Much talk of “red lines” these days. There are fine lines, too. That means their crossing is not always clear, and people of good will who wish not themselves to appear the creators of ill will, the stokers of social distemper, will refrain from stating that others have already crossed and created and stoked.
Beginning apparently with ex GE chief Jack Welch, who now disserves his nation as significantly as he served it by running his corporation so well, and followed by a radically ill-intended horde, wide swaths of American conservatives have challenged the latest employment figures from the federal Bureau of Labor Statistics. Conservatives accuse the BLS of serving as a partisan arm of the Obama campaign, not as a servant agency of the government of the United States and its people. Beginning with Welch, they accuse the Obama campaign (the “Chicago” people) of having coopted a part of the government to serve rather – in typical demagogic-tyrant style, like Hugo Chavez – the partisan undemocratic aims of a regime, not a government intended to be respected by its people, no matter for whom they voted or their own party affiliation.
This is partisan politics that has well crossed a line, a line first inched beyond when the Republican Party committed itself on the very day of President Obama’s inauguration, not, as its first priority, to advocating their own ideas in behalf of the nation, and in loyal opposition to a governing administration the legitimacy of which, in true democratic tradition, it honored, but first to obstructing every effort of that administration to govern and to dishonoring it as the government.
To subvert: undermine the power and authority of (an established system or institution)
Subversive: seeking or intended to subvert an established system or institution
This is not political campaigning, the contention of ideas and causes in a democracy. It is activity “to pervert or corrupt by an undermining of morals, allegiance, or faith.”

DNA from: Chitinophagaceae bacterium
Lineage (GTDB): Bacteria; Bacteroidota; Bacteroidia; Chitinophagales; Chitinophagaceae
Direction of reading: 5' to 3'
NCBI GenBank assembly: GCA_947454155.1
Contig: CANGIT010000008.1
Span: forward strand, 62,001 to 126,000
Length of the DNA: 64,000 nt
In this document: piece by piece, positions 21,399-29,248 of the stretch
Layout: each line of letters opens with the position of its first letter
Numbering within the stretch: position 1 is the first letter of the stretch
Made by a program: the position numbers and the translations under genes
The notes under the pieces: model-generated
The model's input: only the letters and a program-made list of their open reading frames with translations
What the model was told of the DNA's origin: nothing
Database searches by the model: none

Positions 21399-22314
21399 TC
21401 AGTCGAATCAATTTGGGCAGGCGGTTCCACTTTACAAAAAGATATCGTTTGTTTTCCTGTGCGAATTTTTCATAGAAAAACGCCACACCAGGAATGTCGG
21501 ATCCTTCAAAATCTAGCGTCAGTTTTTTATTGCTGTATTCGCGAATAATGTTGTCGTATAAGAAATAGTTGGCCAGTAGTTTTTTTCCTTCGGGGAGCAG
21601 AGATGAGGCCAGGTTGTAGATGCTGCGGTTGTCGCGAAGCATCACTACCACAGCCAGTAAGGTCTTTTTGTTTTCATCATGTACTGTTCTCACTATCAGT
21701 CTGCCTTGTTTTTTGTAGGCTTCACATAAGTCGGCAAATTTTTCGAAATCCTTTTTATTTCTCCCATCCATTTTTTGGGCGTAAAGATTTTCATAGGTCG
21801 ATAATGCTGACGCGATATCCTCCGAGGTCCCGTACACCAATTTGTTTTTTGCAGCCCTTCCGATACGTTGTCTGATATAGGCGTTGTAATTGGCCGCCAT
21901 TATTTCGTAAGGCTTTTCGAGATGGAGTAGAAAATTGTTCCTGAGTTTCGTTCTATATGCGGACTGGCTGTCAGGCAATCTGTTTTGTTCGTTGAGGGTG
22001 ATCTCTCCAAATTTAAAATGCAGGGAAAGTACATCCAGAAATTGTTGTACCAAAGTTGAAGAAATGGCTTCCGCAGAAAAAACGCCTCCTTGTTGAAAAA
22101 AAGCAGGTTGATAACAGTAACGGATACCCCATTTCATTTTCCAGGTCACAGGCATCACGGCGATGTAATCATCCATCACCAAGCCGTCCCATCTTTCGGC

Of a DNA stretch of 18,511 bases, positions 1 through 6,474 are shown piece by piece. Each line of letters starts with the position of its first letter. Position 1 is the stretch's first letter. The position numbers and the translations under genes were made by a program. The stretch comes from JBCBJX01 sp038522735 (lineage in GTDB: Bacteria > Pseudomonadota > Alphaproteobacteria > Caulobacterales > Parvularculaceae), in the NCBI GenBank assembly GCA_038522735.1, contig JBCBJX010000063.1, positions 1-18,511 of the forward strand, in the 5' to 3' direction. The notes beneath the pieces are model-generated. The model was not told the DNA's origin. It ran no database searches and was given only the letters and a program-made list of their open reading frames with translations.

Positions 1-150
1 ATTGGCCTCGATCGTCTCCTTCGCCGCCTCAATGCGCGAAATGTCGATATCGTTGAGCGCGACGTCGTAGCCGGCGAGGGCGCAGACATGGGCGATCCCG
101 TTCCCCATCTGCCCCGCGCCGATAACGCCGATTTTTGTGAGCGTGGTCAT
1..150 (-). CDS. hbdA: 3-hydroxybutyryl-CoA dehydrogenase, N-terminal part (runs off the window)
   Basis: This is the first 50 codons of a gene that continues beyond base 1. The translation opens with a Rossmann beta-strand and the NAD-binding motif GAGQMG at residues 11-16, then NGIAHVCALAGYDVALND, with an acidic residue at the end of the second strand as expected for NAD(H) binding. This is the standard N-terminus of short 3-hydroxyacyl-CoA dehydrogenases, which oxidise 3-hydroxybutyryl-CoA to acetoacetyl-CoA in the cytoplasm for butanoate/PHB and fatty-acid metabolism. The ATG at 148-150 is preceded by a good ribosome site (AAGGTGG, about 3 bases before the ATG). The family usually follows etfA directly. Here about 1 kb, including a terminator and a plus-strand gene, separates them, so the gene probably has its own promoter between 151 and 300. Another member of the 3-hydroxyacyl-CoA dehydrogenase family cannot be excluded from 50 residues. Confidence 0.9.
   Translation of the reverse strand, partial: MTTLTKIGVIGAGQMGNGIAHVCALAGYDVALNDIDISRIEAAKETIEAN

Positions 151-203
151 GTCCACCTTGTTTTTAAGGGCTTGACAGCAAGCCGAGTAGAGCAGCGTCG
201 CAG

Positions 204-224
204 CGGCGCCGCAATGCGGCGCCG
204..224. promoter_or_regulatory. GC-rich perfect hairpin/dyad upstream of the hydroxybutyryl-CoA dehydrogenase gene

In order to grasp the powers of government, many conservatives today act to undermine and corrupt the citizenry’s allegiance to and faith in the government. They risk this because they believe that having recaptured the institutions of power, they can transfer their own good faith and legitimacy to the government they take back. They believe this because they have forgotten the bedrock principle of a constitutional republic – that the transfer of legitimacy works in the opposite direction instead, from the people and their abiding civil institutions to the new government.
The first principle of subversion is that subversive contempt is morally superior to what it seeks to destroy. The second principle is that moral disdain can recreate by the mere force of it superiority the legitimacy of that which was destroyed. That is the arrogance of the subversive. That is why the nation is framed as a nation of laws and not of people. Because people and their passionate beliefs do not confer legitimacy; the just and honored institutions they construct from those beliefs do. Rob the government of the people’s faith in its justness and honor, and all you have left is the power. That is a very old story.